by John Walker
The 1950s and 1960s were a time of great innovation in aircraft design. Speed records were set and shattered on a regular basis, and all kinds of innovative, or some may say, crazy designs were explored. One of the most curious of these was the Avro Canada VZ-9 Avrocar, which was literally a flying saucer. Developed by Avro Aircraft, Ltd. of Canada, it was initially supported by the US Air Force as an advanced fighter aircraft, and after it became clear it would never meet its performance goals, was funded by the US Army, which saw it as a kind of flying Jeep, replacing helicopters for operations in rough terrain.
The design was very odd. Lift for vertical takeoff and landing was
provided by a central “turbo-rotor” with fan blades which
created downward thrust. The rotor was powered by three jet engines
mounted in the fuselage, but they were not mechanically coupled to the
rotor like the engines in a helicopter. Instead, their jet blast was
directed at turbine blades attached to the rotor, which caused it to
spin. A portion of the rotor's thrust was diverted to thrusters
mounted around the periphery of the vehicle which the pilot could use
to orient in pitch, roll, and yaw. Later special ports were added to
the aft end of the craft to produce thrust intended to allow it to
transition from hovering to forward flight.
Looking extraordinarily cool is not a reliable guide to excellence in aircraft design, and the Avrocar demonstrated this over its brief history. Flying saucers aren't inherently stable (they might have asked the little fellows who pranged that one at Roswell!), and pilots reported that flying it was like “balancing on a beach ball.” The wobbles are apparent in the test flight film in the videos below. Diverting thrust to the attitude jets caused a loss of hovering thrust, and the saucer would bob up and down as the pilot directed its flight. In addition, the rotor acted as a powerful gyroscope which opposed changes in direction, so pilots had to compensate for its counterintuitive effects.
The Avrocar was statically unstable, and a variety of mechanical and pneumatic stability augmentation and powered control systems were added during the program. It never became easy to fly. The vehicle was tested in tethered and free flight in Canada, and in the large wind tunnel at NASA Ames in California. Numerous changes were made to the design, piling complexity on complexity, but it never managed to fly out of ground effect nor demonstrate performance comparable to the most rudimentary helicopters. It never flew above an altitude of one metre nor faster than 56 km/hour (slightly faster than a galloping horse). Even if it had the power to fly higher, it would probably not have been controllable without a computer control system which did not exist at the time. The program was cancelled in 1961.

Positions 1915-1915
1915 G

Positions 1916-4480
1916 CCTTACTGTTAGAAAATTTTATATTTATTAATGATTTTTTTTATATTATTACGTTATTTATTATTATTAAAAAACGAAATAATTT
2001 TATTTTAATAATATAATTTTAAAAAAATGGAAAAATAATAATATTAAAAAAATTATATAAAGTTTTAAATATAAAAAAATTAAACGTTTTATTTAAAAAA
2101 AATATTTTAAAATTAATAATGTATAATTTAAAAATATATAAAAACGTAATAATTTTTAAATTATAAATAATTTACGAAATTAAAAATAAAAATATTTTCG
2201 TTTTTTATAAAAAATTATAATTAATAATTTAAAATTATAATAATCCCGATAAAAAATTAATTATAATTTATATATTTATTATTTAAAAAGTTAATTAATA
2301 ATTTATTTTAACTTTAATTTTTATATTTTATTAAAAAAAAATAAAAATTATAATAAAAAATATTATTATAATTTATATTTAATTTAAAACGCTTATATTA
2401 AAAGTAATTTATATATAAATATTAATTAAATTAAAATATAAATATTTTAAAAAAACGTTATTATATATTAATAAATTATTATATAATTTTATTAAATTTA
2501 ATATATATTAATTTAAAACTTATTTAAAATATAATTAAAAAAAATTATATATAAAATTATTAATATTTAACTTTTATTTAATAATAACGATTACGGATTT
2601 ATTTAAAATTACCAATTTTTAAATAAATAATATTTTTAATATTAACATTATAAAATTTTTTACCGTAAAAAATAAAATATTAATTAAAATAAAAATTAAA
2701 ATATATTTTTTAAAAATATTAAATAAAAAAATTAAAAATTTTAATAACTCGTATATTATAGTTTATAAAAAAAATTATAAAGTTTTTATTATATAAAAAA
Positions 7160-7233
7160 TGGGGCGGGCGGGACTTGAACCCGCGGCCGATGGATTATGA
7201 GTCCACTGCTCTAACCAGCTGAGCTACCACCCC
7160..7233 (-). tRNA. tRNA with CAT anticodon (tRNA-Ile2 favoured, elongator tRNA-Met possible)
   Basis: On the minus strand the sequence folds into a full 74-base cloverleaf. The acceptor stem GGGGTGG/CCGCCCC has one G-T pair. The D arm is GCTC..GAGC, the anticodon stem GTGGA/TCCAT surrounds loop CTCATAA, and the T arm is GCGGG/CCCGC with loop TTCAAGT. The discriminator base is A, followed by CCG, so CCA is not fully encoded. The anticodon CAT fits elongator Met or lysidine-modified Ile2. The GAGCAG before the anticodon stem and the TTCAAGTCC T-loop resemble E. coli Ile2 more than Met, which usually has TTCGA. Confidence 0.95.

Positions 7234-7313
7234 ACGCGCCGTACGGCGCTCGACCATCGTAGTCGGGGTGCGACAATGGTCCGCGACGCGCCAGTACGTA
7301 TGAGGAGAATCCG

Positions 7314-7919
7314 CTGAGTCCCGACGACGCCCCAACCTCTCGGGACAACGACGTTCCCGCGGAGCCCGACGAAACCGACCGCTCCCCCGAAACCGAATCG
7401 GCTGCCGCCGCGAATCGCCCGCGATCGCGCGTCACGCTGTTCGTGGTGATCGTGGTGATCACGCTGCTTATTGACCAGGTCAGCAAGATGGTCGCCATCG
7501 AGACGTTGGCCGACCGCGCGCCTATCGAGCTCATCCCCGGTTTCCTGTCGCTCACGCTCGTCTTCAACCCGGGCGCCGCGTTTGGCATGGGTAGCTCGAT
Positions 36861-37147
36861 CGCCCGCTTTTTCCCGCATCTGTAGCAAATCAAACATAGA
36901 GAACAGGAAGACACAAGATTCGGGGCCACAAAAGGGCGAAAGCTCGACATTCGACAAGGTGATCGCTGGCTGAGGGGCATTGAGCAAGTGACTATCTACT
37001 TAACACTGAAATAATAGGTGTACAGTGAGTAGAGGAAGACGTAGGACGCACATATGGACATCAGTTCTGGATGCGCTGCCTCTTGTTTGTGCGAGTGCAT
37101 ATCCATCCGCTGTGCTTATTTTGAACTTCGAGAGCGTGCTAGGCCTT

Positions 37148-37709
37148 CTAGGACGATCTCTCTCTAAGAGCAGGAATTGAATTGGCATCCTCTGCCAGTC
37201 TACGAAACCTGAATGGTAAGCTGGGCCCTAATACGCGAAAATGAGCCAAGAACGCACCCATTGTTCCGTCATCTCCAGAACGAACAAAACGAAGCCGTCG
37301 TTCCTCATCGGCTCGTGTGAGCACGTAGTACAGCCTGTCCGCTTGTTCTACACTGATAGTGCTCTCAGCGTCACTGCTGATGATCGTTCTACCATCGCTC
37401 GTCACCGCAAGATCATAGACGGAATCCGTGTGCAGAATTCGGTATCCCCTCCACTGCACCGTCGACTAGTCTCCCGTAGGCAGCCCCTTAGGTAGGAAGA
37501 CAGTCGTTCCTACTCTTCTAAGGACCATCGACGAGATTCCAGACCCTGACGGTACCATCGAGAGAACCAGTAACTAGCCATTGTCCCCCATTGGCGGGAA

While flying Jeeps may have been impressive in Pentagon briefings,
Congressional hearings, and articles in popular science magazines, the
reality was disappointing. Fuel economy and range would have been
terrible, requiring a costly logistics tail to cope with its thirst,
pilots would have needed extensive training to deal with its skittish
behavior (as opposed to a Jeep, which any red-blooded GI could jump in
and drive), and payloads would have been limited and required to be
carefully balanced to avoid loss of control. In all, pack mules would
probably have been more useful to the troops.
Here are three filmed progress reports on the Avrocar, declassified and restored.
Report 1: January 1958 to May 1959.
Report 2: May 1959 to April 1960.
Report 3: June 1960 to June 1961.
The Avrocar wasn't the only odd vertical takeoff aircraft of the era. The Hiller Flying Platform carried one person, who steered it by leaning in the desired direction of flight. It never exceeded a speed of 26 km/hour or an altitude of 10 metres.
This document is in the public domain.